How To Match Seafood & Wine

Step 1: break down wine-speak into plain English. Step 2: It should be white. Step 3: Have a look across this expert breakdown from the team at Sidewood.

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We’re extremely lucky in Australia to have bragging rights to some of the world’s best wines and have access to some of the best seafood too – It’s great being a South Aussie!

The right wine can enhance the flavours of any dish but wine is of course ultimately a matter of taste and there’s no exact science to food and wine pairing. Key is being able to translate the wine speak into “Plain English” and put together some simple rules to follow for all those out there who are wine lovers (not expert), with an interest to learn about what goes with what.

This pairing guide from Sidewood Estate will equip you to sound like a pro just in time for their 2016 Sauvignon Blanc launch at the  2KW Adelaide Oyster Festival on 3 September.

Being given the “honour” of choosing which wine your group is going to drink with their meal for the night can be anything but. The compounding pressure builds and the burden of the potential risk of ruining John and Jane’s first night out since becoming parents or Jill’s Birthday Buzz weighs heavy on your shoulders like a ton of bricks.

Blanket rule – when it doubt white it out – white wine pairs well with most seafood but certain white wines go better with different types. Of course the chosen seafood, the sauce and preparation all affects the overall flavour of the  seafood (because we need more pressure to get it right huh?)

Here is the lowdown:
Seafood matches with wines that have similar flavours or textures, so in a nutshell just remember mild flavoured seafood (like prawns) matches with mild flavoured wines (like Sparkling) and big rich seafood (like lobster with butter sauce) goes best with big flavourful wines (like Chardonnay).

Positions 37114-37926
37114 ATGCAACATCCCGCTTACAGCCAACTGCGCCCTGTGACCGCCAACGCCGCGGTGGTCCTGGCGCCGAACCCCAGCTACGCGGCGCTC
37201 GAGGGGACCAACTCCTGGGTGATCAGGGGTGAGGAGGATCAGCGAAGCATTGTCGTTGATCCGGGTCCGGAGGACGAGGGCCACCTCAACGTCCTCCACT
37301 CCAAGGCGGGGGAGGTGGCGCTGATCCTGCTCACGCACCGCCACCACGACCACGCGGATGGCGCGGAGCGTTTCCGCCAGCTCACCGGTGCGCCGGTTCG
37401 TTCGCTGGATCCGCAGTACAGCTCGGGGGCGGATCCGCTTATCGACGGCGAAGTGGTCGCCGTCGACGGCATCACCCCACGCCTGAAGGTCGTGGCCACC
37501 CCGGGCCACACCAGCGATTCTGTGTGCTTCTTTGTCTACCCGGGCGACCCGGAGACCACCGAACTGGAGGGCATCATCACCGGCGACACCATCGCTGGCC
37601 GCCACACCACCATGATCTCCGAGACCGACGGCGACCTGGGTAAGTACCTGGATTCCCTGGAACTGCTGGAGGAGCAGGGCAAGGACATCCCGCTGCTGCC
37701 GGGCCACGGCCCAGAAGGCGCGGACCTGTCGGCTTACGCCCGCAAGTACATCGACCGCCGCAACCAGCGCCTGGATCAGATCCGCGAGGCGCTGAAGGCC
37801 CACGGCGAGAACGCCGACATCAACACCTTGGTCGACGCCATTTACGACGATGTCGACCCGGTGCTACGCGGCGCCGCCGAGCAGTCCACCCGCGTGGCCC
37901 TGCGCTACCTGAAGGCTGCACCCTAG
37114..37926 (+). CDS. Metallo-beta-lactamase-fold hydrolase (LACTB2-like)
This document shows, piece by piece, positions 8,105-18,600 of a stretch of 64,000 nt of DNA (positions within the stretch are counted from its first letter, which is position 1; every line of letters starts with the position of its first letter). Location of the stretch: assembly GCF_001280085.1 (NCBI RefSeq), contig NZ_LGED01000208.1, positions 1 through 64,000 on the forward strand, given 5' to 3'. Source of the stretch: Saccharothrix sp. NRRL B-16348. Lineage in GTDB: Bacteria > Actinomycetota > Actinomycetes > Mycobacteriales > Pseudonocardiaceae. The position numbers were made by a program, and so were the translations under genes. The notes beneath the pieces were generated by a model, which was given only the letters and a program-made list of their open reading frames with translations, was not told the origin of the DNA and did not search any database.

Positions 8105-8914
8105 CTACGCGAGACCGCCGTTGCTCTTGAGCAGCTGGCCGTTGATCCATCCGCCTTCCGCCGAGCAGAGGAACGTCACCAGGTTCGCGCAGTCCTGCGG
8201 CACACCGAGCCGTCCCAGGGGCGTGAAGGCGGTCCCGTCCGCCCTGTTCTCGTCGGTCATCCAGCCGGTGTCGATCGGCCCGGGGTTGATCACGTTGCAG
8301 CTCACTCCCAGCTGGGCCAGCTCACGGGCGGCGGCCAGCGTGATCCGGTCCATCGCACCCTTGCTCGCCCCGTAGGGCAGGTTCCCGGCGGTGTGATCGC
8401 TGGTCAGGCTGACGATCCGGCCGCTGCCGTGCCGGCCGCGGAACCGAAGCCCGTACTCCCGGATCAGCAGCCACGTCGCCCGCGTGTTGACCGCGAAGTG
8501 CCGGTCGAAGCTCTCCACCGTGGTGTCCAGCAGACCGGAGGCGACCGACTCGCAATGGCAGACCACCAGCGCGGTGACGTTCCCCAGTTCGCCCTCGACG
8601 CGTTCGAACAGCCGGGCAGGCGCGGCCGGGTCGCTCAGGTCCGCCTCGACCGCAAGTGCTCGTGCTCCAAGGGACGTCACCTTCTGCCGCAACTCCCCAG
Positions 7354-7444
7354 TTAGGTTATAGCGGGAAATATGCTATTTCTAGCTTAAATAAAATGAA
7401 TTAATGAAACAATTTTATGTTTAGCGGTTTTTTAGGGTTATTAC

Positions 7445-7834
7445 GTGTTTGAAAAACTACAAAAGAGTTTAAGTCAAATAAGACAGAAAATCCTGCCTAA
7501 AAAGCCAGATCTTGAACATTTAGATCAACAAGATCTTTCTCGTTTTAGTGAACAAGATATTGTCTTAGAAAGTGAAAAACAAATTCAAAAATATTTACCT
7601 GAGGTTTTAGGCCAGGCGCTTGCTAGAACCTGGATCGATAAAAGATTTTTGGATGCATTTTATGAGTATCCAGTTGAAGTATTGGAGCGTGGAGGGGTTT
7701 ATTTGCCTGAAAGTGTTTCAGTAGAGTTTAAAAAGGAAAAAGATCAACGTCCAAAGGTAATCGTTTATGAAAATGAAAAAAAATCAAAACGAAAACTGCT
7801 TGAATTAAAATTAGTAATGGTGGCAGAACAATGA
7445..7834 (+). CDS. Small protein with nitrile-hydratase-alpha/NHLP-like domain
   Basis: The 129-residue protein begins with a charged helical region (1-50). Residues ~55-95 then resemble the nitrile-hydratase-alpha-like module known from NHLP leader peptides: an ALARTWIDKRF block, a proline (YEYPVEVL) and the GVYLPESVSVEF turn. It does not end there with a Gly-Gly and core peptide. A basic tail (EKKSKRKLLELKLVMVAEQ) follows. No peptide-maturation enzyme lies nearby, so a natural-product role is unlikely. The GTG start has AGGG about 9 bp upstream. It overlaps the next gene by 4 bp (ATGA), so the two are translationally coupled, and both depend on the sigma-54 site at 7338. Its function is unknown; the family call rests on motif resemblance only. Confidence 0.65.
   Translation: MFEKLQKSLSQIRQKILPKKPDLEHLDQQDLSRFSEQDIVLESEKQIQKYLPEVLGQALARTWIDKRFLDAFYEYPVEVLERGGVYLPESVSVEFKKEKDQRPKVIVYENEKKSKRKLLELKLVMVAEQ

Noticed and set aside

Matching Mild Seafood Flavours:

Mild flavoured seafood’s are usually thinner and flaky. When pairing mild flavoured seafood with wine look out for zesty and refreshing whites to balance the delicate flavours of the dish. Please see examples below that match perfectly with the Sidewood Palomino Pinot Grigio Sidewood NV Sparkling and Sidewood Sauvignon Blanc.

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Matching Medium Seafood Flavours:

Medium flavoured seafood is still flaky but firmer and thicker than mild seafood. When pairing medium flavoured seafood with wine look out for medium bodied whites with high aromatics and rich full bodied whites aged in oak. Please see examples below that match perfectly with the Mappinga Sauvignon BlancSidewood Chardonnay and Sidewood Pinot Gris.

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Matching Strong Seafood Flavours:

Your strong flavoured seafood’s are those make you feel like you’re eating the ocean on consumption, they’re salty and smells like the sea. These are best served with rich flavoured wines with lots of flavour that can hold up to the strong flavours of the seafood. Please see examples below that match perfectly with the Sidewood Pinot Noir,  Sidewood 777 Pinot Noir (Only available to Wine Club, Cellar Door & 2KW),  Mappinga Chardonnay and Chloe Cuvee Sparkling.

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Remember at the end of the day there is no right or wrong answer when it comes to pairing seafood with wine because ultimately it comes down to the person’s personal preference because you need to drink what you like best!

Sidewood’s 2016 Sauvignon Blanc launch and the 2KW Bar & Restaurant & Oyster Festival pairing will be on Saturday, 3rd of September. To book, visit the 2KW website.

This article was originally published by Sidewood and has been posted with the authors permission.

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